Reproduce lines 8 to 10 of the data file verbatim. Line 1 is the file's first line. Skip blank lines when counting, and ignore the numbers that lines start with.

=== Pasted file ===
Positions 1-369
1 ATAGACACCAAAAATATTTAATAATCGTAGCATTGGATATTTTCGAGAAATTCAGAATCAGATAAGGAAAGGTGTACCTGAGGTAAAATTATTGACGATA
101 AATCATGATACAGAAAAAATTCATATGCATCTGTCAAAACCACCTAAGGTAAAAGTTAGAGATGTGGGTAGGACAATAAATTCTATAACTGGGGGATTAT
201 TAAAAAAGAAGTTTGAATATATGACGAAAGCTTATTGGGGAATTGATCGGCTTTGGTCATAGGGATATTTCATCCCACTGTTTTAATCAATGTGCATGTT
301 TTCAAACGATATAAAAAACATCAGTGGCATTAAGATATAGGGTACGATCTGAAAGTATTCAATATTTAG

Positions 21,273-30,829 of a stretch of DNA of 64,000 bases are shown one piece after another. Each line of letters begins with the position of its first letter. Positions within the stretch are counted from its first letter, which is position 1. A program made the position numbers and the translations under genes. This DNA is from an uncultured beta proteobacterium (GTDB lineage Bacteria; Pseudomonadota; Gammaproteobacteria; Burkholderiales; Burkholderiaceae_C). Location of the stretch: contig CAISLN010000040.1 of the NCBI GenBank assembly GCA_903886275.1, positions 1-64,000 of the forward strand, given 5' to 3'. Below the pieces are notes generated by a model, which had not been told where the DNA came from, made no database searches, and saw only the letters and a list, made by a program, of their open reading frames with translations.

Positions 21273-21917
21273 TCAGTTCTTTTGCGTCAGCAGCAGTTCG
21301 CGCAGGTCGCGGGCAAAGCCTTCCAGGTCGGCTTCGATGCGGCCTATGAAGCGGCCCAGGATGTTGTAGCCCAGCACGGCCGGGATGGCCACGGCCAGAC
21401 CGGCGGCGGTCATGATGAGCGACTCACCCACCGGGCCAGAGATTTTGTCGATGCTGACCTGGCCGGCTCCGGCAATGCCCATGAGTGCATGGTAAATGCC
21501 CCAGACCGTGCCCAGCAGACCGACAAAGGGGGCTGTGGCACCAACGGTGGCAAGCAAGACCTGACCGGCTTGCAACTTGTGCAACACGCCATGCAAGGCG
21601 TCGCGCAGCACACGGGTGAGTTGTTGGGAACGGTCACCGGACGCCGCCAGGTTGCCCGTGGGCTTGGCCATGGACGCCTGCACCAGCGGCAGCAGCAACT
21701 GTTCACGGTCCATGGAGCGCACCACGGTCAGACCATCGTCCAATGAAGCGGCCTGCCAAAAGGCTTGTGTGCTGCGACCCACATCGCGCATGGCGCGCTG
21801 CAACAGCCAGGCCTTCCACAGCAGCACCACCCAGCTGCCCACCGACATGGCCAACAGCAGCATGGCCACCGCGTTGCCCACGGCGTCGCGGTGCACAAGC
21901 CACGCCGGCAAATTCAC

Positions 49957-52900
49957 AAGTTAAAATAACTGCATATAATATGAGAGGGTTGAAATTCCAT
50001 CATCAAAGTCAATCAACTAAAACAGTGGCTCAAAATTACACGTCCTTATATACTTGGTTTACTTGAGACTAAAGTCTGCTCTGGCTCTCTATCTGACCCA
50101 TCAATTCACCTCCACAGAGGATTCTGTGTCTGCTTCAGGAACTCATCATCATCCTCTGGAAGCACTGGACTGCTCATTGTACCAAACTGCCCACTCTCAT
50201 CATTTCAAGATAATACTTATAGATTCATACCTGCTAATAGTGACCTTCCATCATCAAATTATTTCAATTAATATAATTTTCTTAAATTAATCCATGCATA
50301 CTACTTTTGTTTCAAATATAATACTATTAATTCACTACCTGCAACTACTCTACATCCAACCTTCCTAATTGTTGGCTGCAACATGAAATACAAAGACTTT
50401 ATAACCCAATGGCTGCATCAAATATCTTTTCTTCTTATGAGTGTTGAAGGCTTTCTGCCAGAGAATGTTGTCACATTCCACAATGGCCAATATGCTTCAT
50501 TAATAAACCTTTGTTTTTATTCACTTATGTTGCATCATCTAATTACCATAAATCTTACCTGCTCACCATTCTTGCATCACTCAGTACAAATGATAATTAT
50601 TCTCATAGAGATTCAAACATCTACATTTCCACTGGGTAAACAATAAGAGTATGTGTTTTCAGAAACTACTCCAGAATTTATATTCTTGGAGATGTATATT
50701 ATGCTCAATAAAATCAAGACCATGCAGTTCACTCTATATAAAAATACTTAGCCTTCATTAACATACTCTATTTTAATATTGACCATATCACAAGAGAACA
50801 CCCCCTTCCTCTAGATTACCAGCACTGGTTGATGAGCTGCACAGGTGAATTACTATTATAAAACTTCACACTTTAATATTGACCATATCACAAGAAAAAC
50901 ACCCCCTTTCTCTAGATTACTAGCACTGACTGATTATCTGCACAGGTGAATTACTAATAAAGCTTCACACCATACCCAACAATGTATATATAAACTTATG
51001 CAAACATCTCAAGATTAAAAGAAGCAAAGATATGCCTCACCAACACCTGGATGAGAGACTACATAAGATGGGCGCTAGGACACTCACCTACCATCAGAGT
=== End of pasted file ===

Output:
21273 TCAGTTCTTTTGCGTCAGCAGCAGTTCG
21301 CGCAGGTCGCGGGCAAAGCCTTCCAGGTCGGCTTCGATGCGGCCTATGAAGCGGCCCAGGATGTTGTAGCCCAGCACGGCCGGGATGGCCACGGCCAGAC
21401 CGGCGGCGGTCATGATGAGCGACTCACCCACCGGGCCAGAGATTTTGTCGATGCTGACCTGGCCGGCTCCGGCAATGCCCATGAGTGCATGGTAAATGCC